• Do not add too much water when feeding formula.Diluting your baby’s milk formula does not only lead to water intoxication, it also results in your baby taking in fewer calories and nutrients which he needs. Always follow package directions for preparing your baby’s formula and do not exceed the amount of water recommended.
  • Other serious results of feeding babies with too much water

 

SERIOUS RESULTS

DESCRIPTIONS

Missing out essential nutrition

Babies whodrink more water to satisfy their appetite will lack the proper amounts of nutrients from milk. They are at risk of losing weight when this is done regularly.

Decrease the supply of breast-milk

When breastfed babies drink more water the mother loses their ability to produce more breast milk because the demand for milk decreases.

Other cases

Doctors often advise parents to give their babies an electrolyte drink such as Pedialyte when they have diarrhea or gastroenteritis. These drinks help replace lost electrolytes and prevent dehydration.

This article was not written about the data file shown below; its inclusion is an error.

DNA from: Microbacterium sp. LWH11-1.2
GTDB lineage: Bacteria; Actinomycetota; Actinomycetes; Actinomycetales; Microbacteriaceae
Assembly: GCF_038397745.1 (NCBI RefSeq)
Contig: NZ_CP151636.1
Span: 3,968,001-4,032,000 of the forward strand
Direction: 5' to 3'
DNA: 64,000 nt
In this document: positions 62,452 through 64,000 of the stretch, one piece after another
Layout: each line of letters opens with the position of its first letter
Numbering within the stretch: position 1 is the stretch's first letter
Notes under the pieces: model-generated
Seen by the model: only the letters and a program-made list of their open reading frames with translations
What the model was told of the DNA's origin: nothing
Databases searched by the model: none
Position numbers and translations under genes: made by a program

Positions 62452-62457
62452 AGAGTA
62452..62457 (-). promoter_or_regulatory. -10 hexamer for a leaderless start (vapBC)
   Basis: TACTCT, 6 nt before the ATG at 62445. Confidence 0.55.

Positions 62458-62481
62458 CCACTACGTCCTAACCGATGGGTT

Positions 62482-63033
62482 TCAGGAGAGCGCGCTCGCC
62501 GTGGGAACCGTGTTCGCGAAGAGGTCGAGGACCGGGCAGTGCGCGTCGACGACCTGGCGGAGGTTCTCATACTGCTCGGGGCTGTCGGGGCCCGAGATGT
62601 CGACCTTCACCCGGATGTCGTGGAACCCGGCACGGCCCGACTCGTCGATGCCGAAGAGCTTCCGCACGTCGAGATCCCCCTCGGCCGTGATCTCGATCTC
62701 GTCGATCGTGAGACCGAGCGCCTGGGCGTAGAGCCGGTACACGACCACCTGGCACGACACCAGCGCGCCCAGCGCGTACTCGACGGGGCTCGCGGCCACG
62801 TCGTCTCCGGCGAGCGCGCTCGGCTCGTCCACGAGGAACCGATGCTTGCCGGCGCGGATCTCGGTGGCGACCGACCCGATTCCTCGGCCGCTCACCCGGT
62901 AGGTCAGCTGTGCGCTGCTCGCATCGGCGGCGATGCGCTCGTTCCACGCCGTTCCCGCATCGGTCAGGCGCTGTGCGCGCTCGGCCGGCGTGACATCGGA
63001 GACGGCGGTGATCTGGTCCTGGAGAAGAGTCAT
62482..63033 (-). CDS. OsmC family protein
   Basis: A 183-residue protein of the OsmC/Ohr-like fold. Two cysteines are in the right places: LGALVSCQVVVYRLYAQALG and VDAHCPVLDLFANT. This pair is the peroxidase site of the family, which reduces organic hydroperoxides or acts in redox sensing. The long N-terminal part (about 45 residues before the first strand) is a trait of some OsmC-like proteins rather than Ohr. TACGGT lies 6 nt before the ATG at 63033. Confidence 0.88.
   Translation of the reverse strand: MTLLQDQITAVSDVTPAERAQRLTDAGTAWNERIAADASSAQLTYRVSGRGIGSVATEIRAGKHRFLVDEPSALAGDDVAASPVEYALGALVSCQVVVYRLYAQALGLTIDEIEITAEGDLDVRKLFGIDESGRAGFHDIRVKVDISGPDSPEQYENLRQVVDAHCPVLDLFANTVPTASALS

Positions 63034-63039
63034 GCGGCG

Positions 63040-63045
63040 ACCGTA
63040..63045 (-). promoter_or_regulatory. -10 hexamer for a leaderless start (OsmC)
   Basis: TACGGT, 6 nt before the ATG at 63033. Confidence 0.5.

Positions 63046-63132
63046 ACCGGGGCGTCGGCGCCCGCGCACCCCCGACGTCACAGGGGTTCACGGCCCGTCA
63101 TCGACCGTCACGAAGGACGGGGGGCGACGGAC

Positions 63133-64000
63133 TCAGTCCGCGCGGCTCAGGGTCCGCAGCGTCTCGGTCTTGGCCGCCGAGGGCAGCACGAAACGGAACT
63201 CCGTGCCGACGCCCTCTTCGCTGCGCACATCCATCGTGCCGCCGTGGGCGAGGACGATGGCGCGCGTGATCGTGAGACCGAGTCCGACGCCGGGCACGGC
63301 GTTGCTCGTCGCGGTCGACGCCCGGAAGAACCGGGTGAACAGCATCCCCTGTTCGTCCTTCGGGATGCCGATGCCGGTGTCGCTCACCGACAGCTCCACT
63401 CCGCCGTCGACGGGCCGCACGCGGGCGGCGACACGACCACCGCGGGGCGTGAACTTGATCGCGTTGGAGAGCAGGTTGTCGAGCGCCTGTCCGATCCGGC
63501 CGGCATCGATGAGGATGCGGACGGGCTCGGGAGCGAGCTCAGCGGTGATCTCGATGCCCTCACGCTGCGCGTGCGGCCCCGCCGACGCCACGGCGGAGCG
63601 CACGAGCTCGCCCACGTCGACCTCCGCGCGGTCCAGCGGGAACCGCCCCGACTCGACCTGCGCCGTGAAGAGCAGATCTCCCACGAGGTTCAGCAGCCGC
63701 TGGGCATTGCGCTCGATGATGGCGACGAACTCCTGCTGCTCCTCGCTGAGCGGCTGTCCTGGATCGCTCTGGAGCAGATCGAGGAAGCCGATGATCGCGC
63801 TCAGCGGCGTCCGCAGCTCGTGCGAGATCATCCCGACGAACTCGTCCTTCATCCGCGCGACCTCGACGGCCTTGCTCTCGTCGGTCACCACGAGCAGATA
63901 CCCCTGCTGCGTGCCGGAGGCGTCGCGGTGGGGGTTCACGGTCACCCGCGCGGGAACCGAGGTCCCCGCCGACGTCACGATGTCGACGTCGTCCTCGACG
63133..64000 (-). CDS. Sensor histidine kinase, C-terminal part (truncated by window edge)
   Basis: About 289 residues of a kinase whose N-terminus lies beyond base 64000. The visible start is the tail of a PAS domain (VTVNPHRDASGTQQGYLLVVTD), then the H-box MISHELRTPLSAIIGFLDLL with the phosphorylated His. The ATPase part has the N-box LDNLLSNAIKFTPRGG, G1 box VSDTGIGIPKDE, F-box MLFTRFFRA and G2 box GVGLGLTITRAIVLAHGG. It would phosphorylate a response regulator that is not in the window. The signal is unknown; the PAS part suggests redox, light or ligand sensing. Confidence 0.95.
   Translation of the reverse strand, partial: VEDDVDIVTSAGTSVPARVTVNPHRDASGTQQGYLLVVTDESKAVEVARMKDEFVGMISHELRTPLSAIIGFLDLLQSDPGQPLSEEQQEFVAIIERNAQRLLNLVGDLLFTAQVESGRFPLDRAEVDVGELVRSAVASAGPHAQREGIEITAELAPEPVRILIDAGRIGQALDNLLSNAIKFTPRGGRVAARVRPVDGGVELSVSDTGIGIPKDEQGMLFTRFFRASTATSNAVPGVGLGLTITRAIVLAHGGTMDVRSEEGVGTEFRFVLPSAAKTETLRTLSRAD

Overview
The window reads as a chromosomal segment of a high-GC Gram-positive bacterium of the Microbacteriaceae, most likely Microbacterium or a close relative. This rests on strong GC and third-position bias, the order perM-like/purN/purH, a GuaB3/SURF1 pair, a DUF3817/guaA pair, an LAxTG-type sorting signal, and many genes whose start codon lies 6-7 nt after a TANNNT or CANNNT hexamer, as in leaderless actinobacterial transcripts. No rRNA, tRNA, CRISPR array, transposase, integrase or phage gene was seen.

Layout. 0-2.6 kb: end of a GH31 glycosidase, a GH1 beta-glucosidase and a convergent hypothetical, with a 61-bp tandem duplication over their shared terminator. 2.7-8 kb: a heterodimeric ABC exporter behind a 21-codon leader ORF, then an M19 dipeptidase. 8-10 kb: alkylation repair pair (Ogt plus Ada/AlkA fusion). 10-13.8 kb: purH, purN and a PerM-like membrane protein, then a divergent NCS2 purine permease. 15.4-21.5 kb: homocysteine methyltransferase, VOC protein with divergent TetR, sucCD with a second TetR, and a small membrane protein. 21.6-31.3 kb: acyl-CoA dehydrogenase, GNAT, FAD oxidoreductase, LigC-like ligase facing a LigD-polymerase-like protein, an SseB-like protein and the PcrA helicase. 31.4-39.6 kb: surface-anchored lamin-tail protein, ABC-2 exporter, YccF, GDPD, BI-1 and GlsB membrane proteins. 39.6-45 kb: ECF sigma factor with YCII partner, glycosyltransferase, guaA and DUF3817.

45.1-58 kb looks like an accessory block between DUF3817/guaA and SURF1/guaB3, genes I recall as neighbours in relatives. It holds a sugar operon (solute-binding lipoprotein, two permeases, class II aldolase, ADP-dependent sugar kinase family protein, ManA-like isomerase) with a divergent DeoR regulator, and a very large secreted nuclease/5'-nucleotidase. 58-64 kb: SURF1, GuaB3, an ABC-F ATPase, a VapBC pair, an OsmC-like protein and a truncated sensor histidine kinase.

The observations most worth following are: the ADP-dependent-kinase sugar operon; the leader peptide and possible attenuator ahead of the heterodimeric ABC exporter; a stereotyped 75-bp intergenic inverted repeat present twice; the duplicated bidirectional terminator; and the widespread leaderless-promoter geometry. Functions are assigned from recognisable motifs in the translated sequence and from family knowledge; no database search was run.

2. Give Water to Babies Without Anything Else in It

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Water is a healthy drink for adults and children alike. Help your baby learn the habit of drinking water without anything else in it. Filtered water from the tap is usually healthy and safe. You may want to check with the Department of Public Works in your area to find out if your water source is flouridated or has any contaminants like lead. If your tap water is tested to be safe, you do not need to use bottled water, which can just increase your expenses and add to environmental waste. If you are advised to boil your water for drinking or cooking, boil only for three minutes to kill harmful bacteria without concentrating the mineral content of water.



3. Should I Introduce Juice to Babies?

Fruit juice contains a lot of sugar and extra calories. These can cause dental cavities, diarrhea and diaper rash. It is therefore not essential to a baby’s diet. You can give your baby fruit juice as a treat, limiting his intake to 4-6 oz. per day. You can also dilute the juice with equal amounts of water to reduce the amount of sugar bathing their teeth.

It is advisable to use sippy cups only for drinking water to prevent leaving traces of fruit juice or milk in the cup. You can give your baby diluted fruit juice or milk from an open cup, which he can use during meals at the table. Source: newkidscenter.com